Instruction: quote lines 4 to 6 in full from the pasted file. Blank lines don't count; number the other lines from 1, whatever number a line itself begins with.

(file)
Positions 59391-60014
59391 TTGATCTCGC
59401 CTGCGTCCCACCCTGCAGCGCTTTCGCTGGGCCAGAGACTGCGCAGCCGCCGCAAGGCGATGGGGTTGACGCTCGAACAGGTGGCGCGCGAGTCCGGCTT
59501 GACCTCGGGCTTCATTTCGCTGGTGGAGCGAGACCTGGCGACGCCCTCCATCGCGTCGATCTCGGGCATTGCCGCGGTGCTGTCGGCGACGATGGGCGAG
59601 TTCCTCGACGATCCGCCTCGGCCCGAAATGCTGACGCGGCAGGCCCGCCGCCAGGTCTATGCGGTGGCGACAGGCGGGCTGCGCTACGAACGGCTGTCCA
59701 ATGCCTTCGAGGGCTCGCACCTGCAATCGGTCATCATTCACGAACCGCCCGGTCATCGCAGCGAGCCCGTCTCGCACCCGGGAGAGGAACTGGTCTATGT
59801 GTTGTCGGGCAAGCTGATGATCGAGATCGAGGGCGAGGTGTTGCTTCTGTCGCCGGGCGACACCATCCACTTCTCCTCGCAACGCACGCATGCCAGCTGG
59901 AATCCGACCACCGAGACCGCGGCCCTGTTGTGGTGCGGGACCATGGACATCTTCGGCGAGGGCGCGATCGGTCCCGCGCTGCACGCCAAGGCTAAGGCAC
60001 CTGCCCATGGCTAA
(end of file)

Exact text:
59501 GACCTCGGGCTTCATTTCGCTGGTGGAGCGAGACCTGGCGACGCCCTCCATCGCGTCGATCTCGGGCATTGCCGCGGTGCTGTCGGCGACGATGGGCGAG
59601 TTCCTCGACGATCCGCCTCGGCCCGAAATGCTGACGCGGCAGGCCCGCCGCCAGGTCTATGCGGTGGCGACAGGCGGGCTGCGCTACGAACGGCTGTCCA
59701 ATGCCTTCGAGGGCTCGCACCTGCAATCGGTCATCATTCACGAACCGCCCGGTCATCGCAGCGAGCCCGTCTCGCACCCGGGAGAGGAACTGGTCTATGT